This application presents a proposal to extend for a third five-year funding period a Program Project Grant that has supported a network of interacting research groups in the Boston-Cambridge area whose research is focused on the genetic, molecular, and cellular mechanisms leading to the formation of human breast cancers. The findings of this research are increasingly being applied and related to the problems of clinical breast cancer development, diagnosis, and treatment. As described below in this proposal, this Program has fostered fruitful interactions between the participating research groups in the past and promises to do so in the future. Much of the synergy that has arisen in the past among these groups and is proposed for the future funding period has derived from the fact that the participating groups have complementary interests, thereby attacking the breast cancer problem using a number of distinct experimental approaches. Included among these complementary strategies are studies of (I) how defects in the BRCA1&2 proteins lead to compromised DNA repair and resulting basaloid carcinomas of the breast;(ii) how D-type cyclins drive the proliferation of mammary epithelial cells in as many as half of human breast cancers;(iii) how various regulators of mammary epithelial cell biology affect the apoptosis of these cells and their behavior early in breast cancer development;(iv) how estrogen and progesterone receptors affect the biology of mammary epithelial cells;(v) how breast cancer cells acquire the ability to metastasize and succeed in founding macroscopic metastases at distant tissue sites;(vi) how changes of gene expression patterns provide indications of the nature of the initial steps of human breast cancer development. The complementarities of these approaches have led to many examples of collaboration and cross-fertilization over the past decade that will continue in the proposed future funding period. In spite of extensive research over the past three decades, we still possess, at best, only a fragmentary understanding of how the different types of human breast cancers begin. The mechanisms that lead to the formation of these tumors must be elucidated at the level of molecules, cells, and ultimately tissues. The proposed research is focused on understanding the molecular and cellular mechanisms leading to breast cancer development, because it is clear that novel, truly effective prognostic tools and therapies can only be developed in the future if these disease-causing mechanisms are uncovered. Accordingly, a number of the research directions described herein have the potential, if successful, to suggest approaches for developing novel, improved diagnostic arid therapeutic strategies that can be used in the breast cancer clinic of the future.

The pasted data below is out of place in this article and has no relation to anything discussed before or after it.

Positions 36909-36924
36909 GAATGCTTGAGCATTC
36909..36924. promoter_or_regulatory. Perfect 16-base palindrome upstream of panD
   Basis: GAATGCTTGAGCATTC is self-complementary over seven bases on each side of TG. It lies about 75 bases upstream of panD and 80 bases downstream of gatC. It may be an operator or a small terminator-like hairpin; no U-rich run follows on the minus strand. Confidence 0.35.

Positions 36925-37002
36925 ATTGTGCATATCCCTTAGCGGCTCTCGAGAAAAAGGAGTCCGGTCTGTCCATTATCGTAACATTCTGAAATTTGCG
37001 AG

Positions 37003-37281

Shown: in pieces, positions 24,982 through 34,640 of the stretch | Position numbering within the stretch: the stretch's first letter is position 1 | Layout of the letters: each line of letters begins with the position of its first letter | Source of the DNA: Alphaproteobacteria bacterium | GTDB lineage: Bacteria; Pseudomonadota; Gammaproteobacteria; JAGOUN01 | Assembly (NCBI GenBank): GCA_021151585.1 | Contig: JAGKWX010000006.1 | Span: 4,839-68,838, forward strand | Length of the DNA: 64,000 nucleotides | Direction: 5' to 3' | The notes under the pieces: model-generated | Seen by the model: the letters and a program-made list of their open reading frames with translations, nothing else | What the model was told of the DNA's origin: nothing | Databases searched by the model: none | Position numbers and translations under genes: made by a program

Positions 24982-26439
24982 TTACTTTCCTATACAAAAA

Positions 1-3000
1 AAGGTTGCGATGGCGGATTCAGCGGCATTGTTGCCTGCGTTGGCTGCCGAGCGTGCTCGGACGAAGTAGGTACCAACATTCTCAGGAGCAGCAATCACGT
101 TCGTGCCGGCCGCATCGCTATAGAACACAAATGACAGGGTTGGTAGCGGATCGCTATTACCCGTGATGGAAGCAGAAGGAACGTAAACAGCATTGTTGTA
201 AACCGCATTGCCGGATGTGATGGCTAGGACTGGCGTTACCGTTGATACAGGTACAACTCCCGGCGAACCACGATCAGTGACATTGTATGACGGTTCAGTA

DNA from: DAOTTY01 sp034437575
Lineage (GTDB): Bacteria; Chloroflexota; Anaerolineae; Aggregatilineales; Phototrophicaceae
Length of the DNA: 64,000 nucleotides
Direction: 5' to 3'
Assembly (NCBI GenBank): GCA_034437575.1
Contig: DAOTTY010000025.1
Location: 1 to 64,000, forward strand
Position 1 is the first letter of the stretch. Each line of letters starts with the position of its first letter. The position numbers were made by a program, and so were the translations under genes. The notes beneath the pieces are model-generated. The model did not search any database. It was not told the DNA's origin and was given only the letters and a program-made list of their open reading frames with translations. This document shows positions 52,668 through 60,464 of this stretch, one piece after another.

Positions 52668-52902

National Institute of Health (NIH)
National Cancer Institute (NCI)
Research Program Projects (P01)
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Special Emphasis Panel (ZCA1-GRB-S (O1))
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Mohla, Suresh
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Whitehead Institute for Biomedical Research
United States
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